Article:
It’s not rare for Riot to bring on non-analysts to the analyst desk for NA LCS broadcasts They’re usually pro players or other members of the esports community, however.
Riot did something new for Sunday’s finals between Cloud9 and Team Liquid–Tyler “Tyler1” Steinkamp, one of the biggest content creators in the League of Legends community, was welcomed to the desk. It was a game-changer.
Tyler1 blended right in. He joined in on the banter with host James “Dash” Patterson and the usual analysts for the entire appearance, all without dropping character or sacrificing what makes Tyler1 who he is. Engagement on the Twitch channel hiked up as T1 fans flocked to the chat, and a post exclaiming “Tyler1 is on the analyst desk” jumped to the top of the League Reddit community.
So why so much love? The NA LCS gets plenty of engagement and viewers as it is, why did it need Tyler1? Because Tyler1’s fans aren’t always the same fans that are involved with the esports community—they’re two completely different groups.
Having him on the desk notably raised the bar, for both viewer count and crowd engagement. It was a success, and while that’s great to reflect on and cheer for, it makes us wonder why it’s taken so long to happen. Years ago, Riot would pull on community members for events, like when it brought CLG owner George “HotshotGG” Georgallidis on stage to compete against Brandon “Saintvicious” DiMarco in an ARAM show match in 2014.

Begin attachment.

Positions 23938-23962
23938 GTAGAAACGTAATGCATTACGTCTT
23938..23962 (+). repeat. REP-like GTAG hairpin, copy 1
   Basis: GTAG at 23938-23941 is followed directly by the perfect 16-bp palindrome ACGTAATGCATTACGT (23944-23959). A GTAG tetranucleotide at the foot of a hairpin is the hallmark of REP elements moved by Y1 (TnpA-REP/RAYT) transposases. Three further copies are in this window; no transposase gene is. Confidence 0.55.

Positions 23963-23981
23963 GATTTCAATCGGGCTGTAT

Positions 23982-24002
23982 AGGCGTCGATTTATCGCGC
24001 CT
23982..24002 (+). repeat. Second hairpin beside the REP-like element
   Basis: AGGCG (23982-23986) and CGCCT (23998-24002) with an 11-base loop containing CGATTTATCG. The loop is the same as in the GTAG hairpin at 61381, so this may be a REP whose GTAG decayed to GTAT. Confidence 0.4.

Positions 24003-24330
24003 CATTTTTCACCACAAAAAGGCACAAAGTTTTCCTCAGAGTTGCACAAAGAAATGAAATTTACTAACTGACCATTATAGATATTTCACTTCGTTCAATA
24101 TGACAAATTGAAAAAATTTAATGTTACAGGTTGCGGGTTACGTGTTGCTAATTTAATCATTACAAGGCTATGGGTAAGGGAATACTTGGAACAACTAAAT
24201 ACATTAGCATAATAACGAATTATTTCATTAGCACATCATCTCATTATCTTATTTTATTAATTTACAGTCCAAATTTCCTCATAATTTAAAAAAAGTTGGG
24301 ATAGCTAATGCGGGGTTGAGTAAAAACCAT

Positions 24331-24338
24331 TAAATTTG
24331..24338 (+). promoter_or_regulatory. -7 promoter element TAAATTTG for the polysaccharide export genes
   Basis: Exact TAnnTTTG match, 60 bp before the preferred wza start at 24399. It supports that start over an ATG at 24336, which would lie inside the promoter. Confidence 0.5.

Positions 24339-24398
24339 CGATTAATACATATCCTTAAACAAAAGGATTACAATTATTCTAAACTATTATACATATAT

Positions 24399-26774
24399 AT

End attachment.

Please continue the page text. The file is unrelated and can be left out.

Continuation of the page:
Even back then, Riot directly raising its community creators up in front of fans was rare. And as it’s dwindled even more over the last several years, the excitement surrounding Tyler1 this weekend just points toward the obvious need that the fans have for more.
There are several ways Riot could keep the momentum rolling. In the NA LCS, a content creator could be brought in to talk on a smaller-scale analyst desk, or even to compete in some pros-versus-streamers or pros-versus-one-trick-players-event after a day’s games. Outside of the competitive scene, though, it could also host streamers, artists, and more at the Riot headquarters in Los Angeles for broadcasted events, like contests, charity events, or just to hang out. By hoisting up creators in front of their fans, it shows the fans that they can get more out of following both the creator and the game itself, and that Riot cares about its community.
Last week, Riot announced a partner program that offers some of Riot’s resources and a few perks to content creators that join in. This is a great start, and hopefully, this weekend’s streamer show match and Tyler1’s desk appearance signify a fast and dedicated growth in this historically-lacking area.